WITA's International Wildlife Trafficking Specialists have many years fighting organized transnational wildlife crime.
Jim Karani is an attorney who advises on criminal, animal, and environmental law. He has a Master in Law and is currently pursuing a Ph.D. in Criminal Justice at John Jay College, New York.
Before joining WITA, Jim headed the legal team at WildlifeDirect Kenya where he engaged in environmental public interest litigation and followed up on major elephant ivory trafficking court cases. He also managed the Eyes in the Courtroom program in partnership with Kenya’s Judiciary to monitor and analyze the effectiveness of law enforcement in handling wildlife crime in courts. Data from this program was used to guide reforms in wildlife law and build capacity of law enforcement to significantly strengthen Kenya’s response to wildlife crime.
Jim has been directly involved in the training of over 1,000 police officers, investigators, prosecutors and judicial officers on best practices of handling wildlife crime cases and development of legal texts, guides, toolkits and reference materials for law enforcement in various countries in Africa.
Ed Newcomer is a well-respected law enforcement professional and lawyer who served as a Special Agent with the U.S. Fish and Wildlife Service for over 20 years before retiring in 2022. During his career as a Special Agent, Ed worked in Los Angeles and in a variety of international posts while conducting complex investigations involving wildlife trafficking crimes. Between 2015 and 2020, Ed was based at the United States Embassy in Pretoria, South Africa where he served as the Wildlife Law Enforcement Attaché for Southern Africa. As the senior diplomatic representative of the US Fish and Wildlife Service in nine African countries, he provided investigative and enforcement assistance to African law enforcement agencies and advice to senior US Government officials at US embassies throughout the world. He was responsible for the conception and implementation of the US Visa Ineligibility for Wildlife and Timber Traffickers, the first and only such visa restriction adopted anywhere in the world. Prior to his Africa assignment, Ed served as the Deputy Resident Agent in Charge for the Southern California RAC District in Los Angeles, California, where he supervised criminal investigations conducted by Service agents in the Los Angeles area. During his career, he conducted many high-profile international wildlife trafficking investigations involving every continent, including Antarctica. He is a licensed attorney and, for ten years prior to joining the Service, practiced law as an Assistant Attorney General and Hearing Officer in the states of Washington and Colorado. In addition to his work with WITA, Ed is a member of the faculty at California State University, Dominguez Hills, where he teaches courses in criminal justice and administrative law.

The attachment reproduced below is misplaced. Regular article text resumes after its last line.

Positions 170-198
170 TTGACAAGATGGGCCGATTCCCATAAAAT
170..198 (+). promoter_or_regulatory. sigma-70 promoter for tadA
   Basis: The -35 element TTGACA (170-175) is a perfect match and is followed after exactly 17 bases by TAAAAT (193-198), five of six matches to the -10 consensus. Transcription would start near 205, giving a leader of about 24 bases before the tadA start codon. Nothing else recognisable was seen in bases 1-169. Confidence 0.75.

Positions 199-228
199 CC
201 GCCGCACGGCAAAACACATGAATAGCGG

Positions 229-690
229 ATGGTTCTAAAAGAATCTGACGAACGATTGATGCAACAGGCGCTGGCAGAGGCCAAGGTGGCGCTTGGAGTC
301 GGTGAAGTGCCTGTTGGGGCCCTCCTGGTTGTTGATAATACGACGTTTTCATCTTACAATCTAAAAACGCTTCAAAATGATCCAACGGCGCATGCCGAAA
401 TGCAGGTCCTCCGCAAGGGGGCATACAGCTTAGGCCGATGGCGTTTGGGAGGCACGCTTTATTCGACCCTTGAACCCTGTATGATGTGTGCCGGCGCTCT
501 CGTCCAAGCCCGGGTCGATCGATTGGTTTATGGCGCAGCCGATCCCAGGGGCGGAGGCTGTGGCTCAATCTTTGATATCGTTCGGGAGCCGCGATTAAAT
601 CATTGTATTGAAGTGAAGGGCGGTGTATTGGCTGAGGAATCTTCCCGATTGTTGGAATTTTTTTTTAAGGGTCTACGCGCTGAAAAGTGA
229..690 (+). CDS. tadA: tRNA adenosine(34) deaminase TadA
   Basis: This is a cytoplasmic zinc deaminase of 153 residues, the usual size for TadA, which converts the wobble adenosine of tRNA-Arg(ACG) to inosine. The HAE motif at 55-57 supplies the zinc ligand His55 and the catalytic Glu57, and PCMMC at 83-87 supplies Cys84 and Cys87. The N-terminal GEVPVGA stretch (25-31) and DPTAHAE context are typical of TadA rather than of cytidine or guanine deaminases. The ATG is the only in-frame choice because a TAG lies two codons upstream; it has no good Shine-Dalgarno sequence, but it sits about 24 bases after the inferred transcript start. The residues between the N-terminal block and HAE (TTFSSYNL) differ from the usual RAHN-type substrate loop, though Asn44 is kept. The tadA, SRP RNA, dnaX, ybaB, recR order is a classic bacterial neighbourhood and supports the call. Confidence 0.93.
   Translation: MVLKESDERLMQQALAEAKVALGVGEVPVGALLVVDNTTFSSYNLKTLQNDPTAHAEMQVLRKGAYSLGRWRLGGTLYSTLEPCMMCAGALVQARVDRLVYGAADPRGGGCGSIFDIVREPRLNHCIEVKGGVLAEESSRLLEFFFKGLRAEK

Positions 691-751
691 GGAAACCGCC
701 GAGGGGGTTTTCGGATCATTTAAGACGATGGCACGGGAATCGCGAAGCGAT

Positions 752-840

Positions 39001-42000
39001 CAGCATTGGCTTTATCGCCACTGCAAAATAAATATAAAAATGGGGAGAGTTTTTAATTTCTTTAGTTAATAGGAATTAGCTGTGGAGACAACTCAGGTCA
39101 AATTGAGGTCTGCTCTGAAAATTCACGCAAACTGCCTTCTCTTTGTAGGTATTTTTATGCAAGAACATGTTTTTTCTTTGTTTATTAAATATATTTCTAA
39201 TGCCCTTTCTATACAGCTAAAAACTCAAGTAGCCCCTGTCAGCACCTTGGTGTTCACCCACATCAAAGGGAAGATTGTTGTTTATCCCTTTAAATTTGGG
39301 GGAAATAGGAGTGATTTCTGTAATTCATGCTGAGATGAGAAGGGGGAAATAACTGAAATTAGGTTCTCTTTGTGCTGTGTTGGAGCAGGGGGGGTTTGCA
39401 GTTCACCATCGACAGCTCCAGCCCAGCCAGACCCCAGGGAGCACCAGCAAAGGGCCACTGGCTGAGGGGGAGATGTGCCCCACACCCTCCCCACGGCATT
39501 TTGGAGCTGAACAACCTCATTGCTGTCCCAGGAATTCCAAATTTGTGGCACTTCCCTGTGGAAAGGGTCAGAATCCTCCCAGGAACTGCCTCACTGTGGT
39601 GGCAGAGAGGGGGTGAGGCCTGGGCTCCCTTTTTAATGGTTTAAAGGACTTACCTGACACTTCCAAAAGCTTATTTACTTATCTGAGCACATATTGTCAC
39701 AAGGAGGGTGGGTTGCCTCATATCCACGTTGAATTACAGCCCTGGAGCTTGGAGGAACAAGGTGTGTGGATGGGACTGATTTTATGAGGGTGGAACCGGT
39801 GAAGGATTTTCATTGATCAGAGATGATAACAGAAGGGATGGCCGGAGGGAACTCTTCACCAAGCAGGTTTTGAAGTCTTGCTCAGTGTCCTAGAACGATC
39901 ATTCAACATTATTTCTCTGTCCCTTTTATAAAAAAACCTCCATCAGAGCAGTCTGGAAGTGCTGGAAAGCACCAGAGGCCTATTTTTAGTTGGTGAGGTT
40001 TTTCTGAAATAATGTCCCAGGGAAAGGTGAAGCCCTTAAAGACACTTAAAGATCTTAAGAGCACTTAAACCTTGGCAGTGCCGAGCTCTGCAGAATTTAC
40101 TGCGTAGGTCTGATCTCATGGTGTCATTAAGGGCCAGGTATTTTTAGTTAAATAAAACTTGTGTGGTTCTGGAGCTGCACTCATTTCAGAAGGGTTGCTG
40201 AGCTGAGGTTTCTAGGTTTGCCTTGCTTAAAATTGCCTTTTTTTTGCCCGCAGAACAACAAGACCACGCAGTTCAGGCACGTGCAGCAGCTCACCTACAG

Steve Roets is a well-respected and acknowledged retired South African Police wildlife-investigating specialist. He has 40 years of experience as an investigator in diverse fields. He headed the South African national endangered species unit at the division detective services. As part of being a lifelong learner and to ensure that he can make a contribution to training he completed courses such as a wildlife investigators course, Transnational crime course on wildlife, environmental management inspector Biodiversity Crime Scene Management as well as RhODIS DNA sampling courses. Due to being recognised as the subject matter specialist, he participated in the development of a training manual to facilitate the training of wildlife poaching investigations. He was course leader and personally trained police officials in poaching investigations. The training he offered and organised include training regarding complex crime scene investigations, related to mammals, flora and marine species as mentioned in the South African Threatened and Protected Species List. He is a co -author, field worker and assistant in the scientific publication: robust forensic matching of confiscated horns and tissues from poached African rhinoceros at crime scenes: Harper C, Current Biology ms832 2017-07-15
Under his command, guidance and support numerous successful investigations lead to the conviction and sentencing of poachers. His contributions were acknowledged through the various accolades that he received. He served as a member on the following boards: National Joint Operational Centre on Rhino Poaching, Wildlife Crime Priority Committee, Rhino Specialist Workgroup Advisory Committee for E-RhODIS. He was also nominated as the subject matter expert to assist the national prosecuting authority on wildlife trafficking court cases as well with the Vietnam delegation on wildlife trafficking.
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